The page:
What did Orwell learn about himself and about imperialism through the incident in "Shooting an Elephant"?

Orwell learns that imperialism forces individuals to act against their conscience in order to maintain the resolute, aggressive disposition necessary to impress the Natives. He discovers that agents of the imperialist regime must wear a mask and are extremely susceptible to peer pressure. Orwell experiences an epiphany before shooting the elephant and recognizes that "when the white man turns tyrant it is his own freedom that he destroys."

Expert Answers

An illustration of the letter 'A' in a speech bubbles
In Orwell's short story "Shooting an Elephant ," the young British officer experiences conflicting feelings regarding imperialism. Although the British officer is in favor of the native Burmese citizens, he resents them for treating him with contempt and continually bullying him. However, the narrator recognizes the negatives attached...

Unlock
This Answer Now

Start your 48-hour free trial to unlock this answer and thousands more. Enjoy eNotes ad-free and cancel anytime.

Start your 48-Hour Free Trial
In Orwell's short story "Shooting an Elephant," the young British officer experiences conflicting feelings regarding imperialism. Although the British officer is in favor of the native Burmese citizens, he resents them for treating him with contempt and continually bullying him. However, the narrator recognizes the negatives attached to imperialism and witnesses the "dirty work of Empire at close quarters," which he finds appalling and disturbing. One day, the British officer is given the order to investigate an incident regarding a loose elephant that is ravaging the bazaar. The narrator retrieves an elephant rifle for protection and a large crowd of Burmese natives begins following him.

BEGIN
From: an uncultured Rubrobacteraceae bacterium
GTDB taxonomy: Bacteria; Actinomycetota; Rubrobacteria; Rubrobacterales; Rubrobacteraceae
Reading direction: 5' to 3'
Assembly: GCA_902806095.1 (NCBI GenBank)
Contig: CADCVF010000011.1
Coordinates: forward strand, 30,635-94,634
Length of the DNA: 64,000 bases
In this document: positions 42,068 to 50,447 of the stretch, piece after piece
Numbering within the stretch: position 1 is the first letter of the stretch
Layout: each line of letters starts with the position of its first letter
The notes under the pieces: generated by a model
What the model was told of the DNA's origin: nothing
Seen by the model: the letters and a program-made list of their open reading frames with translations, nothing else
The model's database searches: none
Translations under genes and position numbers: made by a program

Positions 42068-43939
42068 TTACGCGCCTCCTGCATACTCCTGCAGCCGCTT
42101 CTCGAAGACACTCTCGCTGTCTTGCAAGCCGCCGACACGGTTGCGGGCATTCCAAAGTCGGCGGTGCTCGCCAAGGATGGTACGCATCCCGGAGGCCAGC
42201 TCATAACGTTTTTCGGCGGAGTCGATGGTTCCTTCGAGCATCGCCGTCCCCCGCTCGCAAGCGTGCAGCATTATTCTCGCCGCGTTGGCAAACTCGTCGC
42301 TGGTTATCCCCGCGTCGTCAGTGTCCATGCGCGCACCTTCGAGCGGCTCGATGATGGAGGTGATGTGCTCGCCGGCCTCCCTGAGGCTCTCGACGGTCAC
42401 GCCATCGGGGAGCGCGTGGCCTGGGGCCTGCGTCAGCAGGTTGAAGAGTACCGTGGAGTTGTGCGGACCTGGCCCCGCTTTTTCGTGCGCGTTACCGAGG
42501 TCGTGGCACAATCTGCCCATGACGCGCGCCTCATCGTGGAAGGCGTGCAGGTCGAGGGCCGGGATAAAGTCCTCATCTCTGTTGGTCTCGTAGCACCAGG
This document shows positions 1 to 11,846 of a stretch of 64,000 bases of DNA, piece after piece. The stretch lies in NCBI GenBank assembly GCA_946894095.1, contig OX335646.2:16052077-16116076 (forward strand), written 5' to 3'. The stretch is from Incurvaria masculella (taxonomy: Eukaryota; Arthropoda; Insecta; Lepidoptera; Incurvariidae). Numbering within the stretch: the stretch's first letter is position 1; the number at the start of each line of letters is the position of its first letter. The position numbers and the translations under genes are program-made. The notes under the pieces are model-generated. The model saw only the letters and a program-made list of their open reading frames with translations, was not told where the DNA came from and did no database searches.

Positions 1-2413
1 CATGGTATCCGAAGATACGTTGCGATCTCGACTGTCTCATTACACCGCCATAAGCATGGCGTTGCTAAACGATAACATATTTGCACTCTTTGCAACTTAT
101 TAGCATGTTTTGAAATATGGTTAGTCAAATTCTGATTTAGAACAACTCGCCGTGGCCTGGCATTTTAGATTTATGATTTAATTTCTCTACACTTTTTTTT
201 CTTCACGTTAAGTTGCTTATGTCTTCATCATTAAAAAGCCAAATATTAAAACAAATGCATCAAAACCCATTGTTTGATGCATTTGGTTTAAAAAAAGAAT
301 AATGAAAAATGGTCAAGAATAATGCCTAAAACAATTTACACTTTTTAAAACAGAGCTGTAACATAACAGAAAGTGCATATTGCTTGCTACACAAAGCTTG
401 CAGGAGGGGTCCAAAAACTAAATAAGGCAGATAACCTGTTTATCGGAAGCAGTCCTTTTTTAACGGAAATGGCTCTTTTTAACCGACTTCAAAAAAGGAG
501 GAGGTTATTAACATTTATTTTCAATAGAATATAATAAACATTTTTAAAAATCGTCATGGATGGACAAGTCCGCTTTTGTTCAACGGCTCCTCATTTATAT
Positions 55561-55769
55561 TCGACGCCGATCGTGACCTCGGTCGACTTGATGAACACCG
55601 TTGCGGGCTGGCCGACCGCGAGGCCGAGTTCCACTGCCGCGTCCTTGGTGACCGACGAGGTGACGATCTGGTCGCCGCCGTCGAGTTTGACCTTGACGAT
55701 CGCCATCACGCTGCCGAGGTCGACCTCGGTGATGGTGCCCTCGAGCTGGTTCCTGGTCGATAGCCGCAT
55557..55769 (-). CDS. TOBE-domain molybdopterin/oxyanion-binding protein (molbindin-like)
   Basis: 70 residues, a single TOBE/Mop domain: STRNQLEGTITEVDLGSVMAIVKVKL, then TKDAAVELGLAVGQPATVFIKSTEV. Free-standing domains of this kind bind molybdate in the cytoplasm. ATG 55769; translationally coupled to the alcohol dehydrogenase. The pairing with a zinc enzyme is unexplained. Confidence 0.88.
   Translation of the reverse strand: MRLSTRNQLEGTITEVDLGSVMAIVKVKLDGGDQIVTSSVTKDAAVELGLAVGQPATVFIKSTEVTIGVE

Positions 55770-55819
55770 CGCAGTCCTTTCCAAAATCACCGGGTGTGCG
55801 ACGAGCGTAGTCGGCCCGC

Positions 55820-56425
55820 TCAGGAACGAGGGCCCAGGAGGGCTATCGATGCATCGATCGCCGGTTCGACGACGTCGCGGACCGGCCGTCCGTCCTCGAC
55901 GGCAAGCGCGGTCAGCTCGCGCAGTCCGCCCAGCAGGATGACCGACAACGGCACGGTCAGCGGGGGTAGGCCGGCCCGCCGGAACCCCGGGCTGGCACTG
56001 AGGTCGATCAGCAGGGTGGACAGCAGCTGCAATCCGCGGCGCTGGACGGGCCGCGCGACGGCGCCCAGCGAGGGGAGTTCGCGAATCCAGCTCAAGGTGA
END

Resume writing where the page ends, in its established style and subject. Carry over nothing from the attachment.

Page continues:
Once he discovers the elephant peacefully grazing by itself, he contemplates leaving the scene but experiences an immense amount of peer pressure to kill the docile elephant from the surrounding Burmese natives. Despite recognizing that the elephant is harmless and deserves to live, the British officer feels compelled by the crowd to shoot the animal in order to avoid being laughed at. As the officer is analyzing the situation, he has an epiphany and says,
I perceived in this moment that when the white man turns tyrant it is his own freedom that he destroys. He becomes a sort of hollow, posing dummy, the conventionalized figure of a sahib. For it is the condition of his rule that he shall spend his life in trying to impress the “natives,” and so in every crisis he has got to do what the “natives” expect of him. He wears a mask, and his face grows to fit it. I had got to shoot the elephant. (Orwell, 8)
As a British officer, the narrator represents the ruling imperialist regime, which influences him to act against his will to impress the Natives at all costs. The narrator realizes that he must maintain a resolute disposition and shoot the elephant because the Natives expect him to. Tragically, the British officer succumbs to the peer pressure and shoots the docile elephant to avoid being laughed at. The irony is that members of the ruling imperialist regime are also controlled to some degree by the Natives they oppress. The British officer recognizes that he is greatly influenced by the Natives and shoots the elephant against his will to avoid looking like a fool.
Approved by eNotes Editorial Team
An illustration of the letter 'A' in a speech bubbles

When Orwell relates his experience with the elephant in “Shooting an Elephant” it gives some insight into his own psyche as well as the structure of imperialism.